The goal of this project is to gain insight into the nonequilibrium aspects of protein-ligand binding and the following allosteric communication. Since the conformational change depends on the binding mode of the ligand and conformational transitions may already occur during ligand (un)binding, both topics are closely related. Moreover, both approaches involve an enhanced sampling of rare events. To overcome present limitations of MD simulations and to make them applicable to the above described nonequilibrium processes, we will mainly pursue two approaches: dissipation-corrected targeted MD (dcTMD) to describe the binding or unbinding of ligands to proteins, and coarse-grained Markov modeling to describe the subsequent conformational change of the protein.






P8 - Viscous friction in mixed and boundary lubrication: Fluid dynamics far from equilibrium (Kerstin Falk, Steffen Wolf & Michael Moseler) 


Project P8 is concerned with the crossover from the Newtonian fluid to nonlinear lubrication regimes. Friction in real tribological contacts is often determined by a mixed regime in-between dry sliding and hydrodynamic lubrication, where extreme local pressure reduces the lubricant film to a few molecular layers. In this regime, high shear rates can lead to a nonlinear response of the fluid, and confinement can lead to the break-down of hydrodynamics. The main goal of this project is to identify deviations from equilibrium dynamics due to both types of external constraints (confinement and imposed shear rate) and to formulate viscosity scaling laws for the non-linear regime, which can then be used for continuum modeling. To this aim, the lubricants viscosity, diffusion, and static and dynamic structure properties will be examined in nonequilibrium MD simulations under the relevant tribological conditions. In addition, the dcTMD method advanced in P7 will be applied to yield a time-resolved microscopic friction force exerted on individual lubricant molecules during diffusive events. Based on the results, a recently proposed diffusion and viscosity models for high pressure alkane liquids will be extended to anisotropic fluid structures. Methods developed within project P4 will yield a complementary mesoscopic description, which can be used to study the dynamics under a wider range of conditions than with fully atomistic MD. Moreover, the project will benefit from close collaboration with project P6 on solute dynamics in polymer networks and project P9 considering dry sliding friction.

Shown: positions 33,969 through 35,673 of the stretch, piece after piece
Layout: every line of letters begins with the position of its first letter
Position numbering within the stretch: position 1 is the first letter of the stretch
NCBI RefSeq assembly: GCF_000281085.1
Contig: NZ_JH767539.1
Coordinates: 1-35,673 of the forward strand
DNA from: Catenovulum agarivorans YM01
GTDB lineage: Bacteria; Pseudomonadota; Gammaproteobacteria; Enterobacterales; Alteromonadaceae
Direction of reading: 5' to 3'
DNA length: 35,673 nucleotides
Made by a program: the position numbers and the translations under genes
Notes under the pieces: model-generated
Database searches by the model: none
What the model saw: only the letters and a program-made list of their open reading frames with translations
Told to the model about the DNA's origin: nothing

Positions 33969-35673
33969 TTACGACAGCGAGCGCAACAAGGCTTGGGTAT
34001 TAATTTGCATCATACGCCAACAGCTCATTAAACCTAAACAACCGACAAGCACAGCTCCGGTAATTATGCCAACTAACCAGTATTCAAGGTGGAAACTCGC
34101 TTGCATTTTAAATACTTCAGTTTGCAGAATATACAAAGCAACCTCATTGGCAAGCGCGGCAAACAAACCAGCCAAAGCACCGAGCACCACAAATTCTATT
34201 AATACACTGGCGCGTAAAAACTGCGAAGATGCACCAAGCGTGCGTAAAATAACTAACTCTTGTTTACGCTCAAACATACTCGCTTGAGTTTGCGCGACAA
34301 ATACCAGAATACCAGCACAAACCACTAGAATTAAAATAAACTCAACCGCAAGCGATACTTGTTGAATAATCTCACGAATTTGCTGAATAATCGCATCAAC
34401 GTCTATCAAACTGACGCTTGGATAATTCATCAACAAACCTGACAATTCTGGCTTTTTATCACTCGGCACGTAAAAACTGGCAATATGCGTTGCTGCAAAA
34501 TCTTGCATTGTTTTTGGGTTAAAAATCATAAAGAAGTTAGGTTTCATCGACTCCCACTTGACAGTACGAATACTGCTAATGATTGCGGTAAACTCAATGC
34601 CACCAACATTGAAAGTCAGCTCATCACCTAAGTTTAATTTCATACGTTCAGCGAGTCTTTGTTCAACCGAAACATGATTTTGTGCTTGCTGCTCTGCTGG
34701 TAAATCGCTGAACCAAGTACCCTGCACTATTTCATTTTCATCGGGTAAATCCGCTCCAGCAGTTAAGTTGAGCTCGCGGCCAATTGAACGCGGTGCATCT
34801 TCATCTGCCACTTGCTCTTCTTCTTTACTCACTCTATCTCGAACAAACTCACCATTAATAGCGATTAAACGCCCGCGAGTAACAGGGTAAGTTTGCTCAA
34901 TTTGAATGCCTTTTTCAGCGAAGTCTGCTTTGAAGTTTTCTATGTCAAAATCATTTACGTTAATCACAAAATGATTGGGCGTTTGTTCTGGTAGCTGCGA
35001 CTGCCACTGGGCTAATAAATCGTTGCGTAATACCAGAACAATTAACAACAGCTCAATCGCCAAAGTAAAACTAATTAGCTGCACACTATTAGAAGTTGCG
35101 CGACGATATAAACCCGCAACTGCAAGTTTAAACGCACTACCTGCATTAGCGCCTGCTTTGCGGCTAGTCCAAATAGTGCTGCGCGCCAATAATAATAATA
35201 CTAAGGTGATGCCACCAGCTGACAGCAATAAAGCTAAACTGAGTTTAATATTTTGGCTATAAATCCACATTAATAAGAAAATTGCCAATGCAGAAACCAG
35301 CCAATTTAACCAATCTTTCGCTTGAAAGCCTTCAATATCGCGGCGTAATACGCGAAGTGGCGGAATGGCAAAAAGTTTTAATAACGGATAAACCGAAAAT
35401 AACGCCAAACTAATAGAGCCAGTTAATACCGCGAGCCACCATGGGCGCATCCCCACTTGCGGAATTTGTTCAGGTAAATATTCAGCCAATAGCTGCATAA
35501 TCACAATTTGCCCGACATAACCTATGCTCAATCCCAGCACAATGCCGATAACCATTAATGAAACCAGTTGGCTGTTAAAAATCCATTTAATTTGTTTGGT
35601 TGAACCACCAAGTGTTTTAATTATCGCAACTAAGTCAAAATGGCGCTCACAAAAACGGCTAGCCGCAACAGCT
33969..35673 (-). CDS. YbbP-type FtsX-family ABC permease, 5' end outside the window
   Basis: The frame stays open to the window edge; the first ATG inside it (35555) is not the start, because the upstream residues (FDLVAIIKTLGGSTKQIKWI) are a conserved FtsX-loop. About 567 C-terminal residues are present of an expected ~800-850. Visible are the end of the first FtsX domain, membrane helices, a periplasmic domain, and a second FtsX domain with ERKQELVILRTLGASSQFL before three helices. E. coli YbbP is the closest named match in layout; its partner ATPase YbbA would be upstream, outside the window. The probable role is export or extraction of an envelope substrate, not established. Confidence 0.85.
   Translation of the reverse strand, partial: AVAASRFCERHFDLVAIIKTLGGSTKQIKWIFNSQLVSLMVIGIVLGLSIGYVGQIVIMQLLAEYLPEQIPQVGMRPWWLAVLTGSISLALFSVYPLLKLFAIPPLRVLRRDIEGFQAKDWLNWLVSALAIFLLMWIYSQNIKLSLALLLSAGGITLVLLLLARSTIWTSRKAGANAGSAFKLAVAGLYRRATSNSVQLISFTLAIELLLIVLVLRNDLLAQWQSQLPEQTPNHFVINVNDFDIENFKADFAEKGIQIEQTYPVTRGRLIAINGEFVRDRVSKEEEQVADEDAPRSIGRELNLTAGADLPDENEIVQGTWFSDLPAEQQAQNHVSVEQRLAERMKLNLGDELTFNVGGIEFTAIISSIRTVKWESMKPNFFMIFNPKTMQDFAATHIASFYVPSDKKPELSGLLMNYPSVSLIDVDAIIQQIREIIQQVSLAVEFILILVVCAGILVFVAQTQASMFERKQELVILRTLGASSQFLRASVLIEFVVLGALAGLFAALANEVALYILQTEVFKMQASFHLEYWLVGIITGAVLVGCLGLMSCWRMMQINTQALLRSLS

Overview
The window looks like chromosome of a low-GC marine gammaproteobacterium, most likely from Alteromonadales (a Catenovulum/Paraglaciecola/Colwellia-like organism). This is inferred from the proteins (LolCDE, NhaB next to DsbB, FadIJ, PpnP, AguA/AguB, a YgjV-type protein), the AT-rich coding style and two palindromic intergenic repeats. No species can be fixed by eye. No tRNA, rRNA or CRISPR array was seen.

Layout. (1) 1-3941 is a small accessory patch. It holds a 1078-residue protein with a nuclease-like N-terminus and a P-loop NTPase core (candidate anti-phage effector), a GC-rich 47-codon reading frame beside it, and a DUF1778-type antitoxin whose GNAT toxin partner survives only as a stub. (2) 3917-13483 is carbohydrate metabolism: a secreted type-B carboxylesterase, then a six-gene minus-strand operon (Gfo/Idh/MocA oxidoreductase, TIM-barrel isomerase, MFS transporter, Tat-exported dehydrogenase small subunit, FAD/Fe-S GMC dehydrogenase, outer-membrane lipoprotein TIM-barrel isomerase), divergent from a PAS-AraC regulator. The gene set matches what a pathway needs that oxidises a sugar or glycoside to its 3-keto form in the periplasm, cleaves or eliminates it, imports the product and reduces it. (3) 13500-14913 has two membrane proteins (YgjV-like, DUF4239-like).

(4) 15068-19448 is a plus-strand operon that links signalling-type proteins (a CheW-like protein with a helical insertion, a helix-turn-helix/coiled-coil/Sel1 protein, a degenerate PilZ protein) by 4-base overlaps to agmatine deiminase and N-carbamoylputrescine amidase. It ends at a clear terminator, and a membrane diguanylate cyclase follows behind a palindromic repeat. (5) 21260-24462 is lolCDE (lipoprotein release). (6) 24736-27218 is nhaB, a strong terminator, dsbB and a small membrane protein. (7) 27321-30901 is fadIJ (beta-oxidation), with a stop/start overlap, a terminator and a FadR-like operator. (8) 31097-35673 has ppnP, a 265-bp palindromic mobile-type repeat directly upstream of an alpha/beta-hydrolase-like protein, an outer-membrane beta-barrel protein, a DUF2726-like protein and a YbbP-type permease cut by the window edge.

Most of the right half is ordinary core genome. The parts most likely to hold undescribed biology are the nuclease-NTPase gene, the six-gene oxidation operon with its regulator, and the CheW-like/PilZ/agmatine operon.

K. Falk, D. Savio, and M. Moseler, Nonempirical free volume viscosity model for alkane lubricants under severe pressures, Phys. Rev. Lett. 124, 105501 (2020).



P9 - Energy dissipation in dry sliding friction (Michael Moseler & Lars Pastewka) 


The goal of project P9 is a systematic derivation of the empirical Prandtl model, that is widely used to interpret solid-solid friction experiments. This systematic derivation will be based on atomistic simulations, lattice dynamics calculations, and - in collaboration with project P4 - projection operator techniques. Using a harmonic analysis to compute the deformation of an elastic solid during sliding, the effective dissipation felt by the sliding indenter will be calculated, which is used to systematically identify and remove fast degrees of freedom from the description. Using this controlled coarse graining of atomistic models, it will be possible to extract microscopically defined model parameters, check the strength and limitations of the model, and suggest generalized equations of motion in case the ordinary Prandtl model fails to reproduce MD reference simulations. Moreover, microscopic dissipation channels of the system can be identified and the systematically coarse-grained description will allow modelling long time scales, matching typical tribological experiments.

Results from project P9 feed into projects P4 and P5, and it complements the studies of friction with lubrication of project P8.